By Paul Tumelty
The unrest in the eastern Uzbek region of Andijan was sparked by protests linked to the trial of 23 local businessmen which began in February this year.
Fundamentalists or well-doers? Protesters rallied against the trial of 23 Islamic businessmen
Their arrests occurred against the backdrop of allegations by human rights groups that President Islam Karimov's regime systematically clamped down on Islamic groups following a series of bombings in 1999 and 2004 linked to the militant Islamic Movement of Turkestan.
Prosecutors allege that the men in the Andijan are members of a heterodox Islamic sect known as Akramiya, named after Akramjon Yoldoshev, a mathematics teacher from Andijan.
In 1992 he authored a pamphlet entitled "Iymonga Yol", or the "Way to Sacred Islam", in which he addressed questions of morality and stressed the superiority of the Islamic worldview. As a result, he attracted a group of followers that became known as Akramiya.
It remains unclear whether the group has a distinct structure, or indeed comprises a group at all. But the Uzbek authorities have repeatedly claimed Akramiya is an anti-constitutional extremist organisation who wish to impose Sharia law and an Islamic State in Central Asia.
Others state that Akramiya is a splinter group from Hezb-e Tahrir (Party of Liberation), a trans-national Islamic group that seeks to re-establish the Caliphate in Central Asia, though by peaceful means.
'Helping the poor'
In April 2005, the regional newspaper Andijonnoma stated that followers of the group propagate the idea that the solution to all problems in life - social and economic - can be found in the Koran or Hadith.
Its slogan is "use wisdom in the right way" and the paper states that the group aims to create an "Islamic environment" to attract followers by setting up small business enterprises in the spheres of construction, production and farming, providing members and followers with jobs and money.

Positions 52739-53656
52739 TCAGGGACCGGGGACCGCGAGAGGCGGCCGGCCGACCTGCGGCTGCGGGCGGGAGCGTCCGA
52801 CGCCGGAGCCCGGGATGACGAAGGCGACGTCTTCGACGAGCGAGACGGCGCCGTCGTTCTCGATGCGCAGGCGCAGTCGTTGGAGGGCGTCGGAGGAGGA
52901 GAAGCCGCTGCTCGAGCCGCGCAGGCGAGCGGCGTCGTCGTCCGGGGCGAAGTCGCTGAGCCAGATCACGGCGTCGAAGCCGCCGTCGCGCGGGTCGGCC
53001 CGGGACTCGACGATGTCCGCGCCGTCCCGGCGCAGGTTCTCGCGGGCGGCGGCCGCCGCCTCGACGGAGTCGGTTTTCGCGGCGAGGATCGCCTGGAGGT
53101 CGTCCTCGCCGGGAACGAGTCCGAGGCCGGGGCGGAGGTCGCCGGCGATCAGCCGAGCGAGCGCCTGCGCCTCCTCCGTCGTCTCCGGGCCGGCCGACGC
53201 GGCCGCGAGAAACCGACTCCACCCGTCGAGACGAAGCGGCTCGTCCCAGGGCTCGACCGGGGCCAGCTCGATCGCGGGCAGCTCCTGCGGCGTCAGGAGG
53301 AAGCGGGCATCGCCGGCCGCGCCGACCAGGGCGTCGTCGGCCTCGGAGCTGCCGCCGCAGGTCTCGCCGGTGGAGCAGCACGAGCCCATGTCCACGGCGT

In mid-March 2005, an unrecognised youth group in the Andijan region appealed to the international community to "help their 23 friends and colleagues" charged with involvement in the Akramiya group.
The appeal stated that the defendants "were not religious extremists but successful businessmen who have carried out charitable activities and rendered assistance to needy people".
Their statement outlined that the Andijan youth movement itself was established in 1994 with the aim of advancing economic reform in the country and they began to implement their plans in 1999.
A limited liability partnership "Qurilishsavdotaminot" (construction company) was set up and other enterprises were established later.
In 2004, all the heads of these enterprises, the 23 defendants, were arrested by officers from the Andijan regional branch of the National Security Service.
The appeal further stated that the "defendants and their friends do not deny that they were and still are Muslims, and that they have rendered assistance to people, as prescribed by the Koran".
Those on trial may share the views of Akramiya's founder Akramjon Yoldoshev, but his book's main aim, they say, is to prevent the young from joining organisations such as Hezb-e Tahrir.
Other independent sources similarly claim that Yoldoshev's book does not address political questions.
On 11 March Yoldoshev's wife Yodgora testified at the trial on behalf of the defence.
She stated that, although she did not know the defendants, she was attending to refute allegations that her husband's book incited extremism.
Her husband, she said, was arrested for the first time on 3 March 1998, charged with possessing drugs and sentenced to two years and six months in prison, but was released following an amnesty in December that year.
Following his release, Yoldoshev appealed to the justice department to have his book published officially. He was subsequently re-arrested on 17 February 1999 and sentenced to 17 years in prison.
Yodgora Yoldoshev's states that her husband forbids her to criticise the authorities, and especially not the president, as he says that "one becomes ruler at Allah's will. Acting against the ruler means acting against Allah's will."
On 29 April the Ferghana.ru website announced that the 23 defendants had gone on hunger strike and by 11 May reports emerged of a 4,000-strong protest outside Andijan's town court.
Whatever the true aims or beliefs of the followers of Akramjon Yoldoshev, it now appears that events have taken over. As one Uzbek source told the BBC: "The people are tired."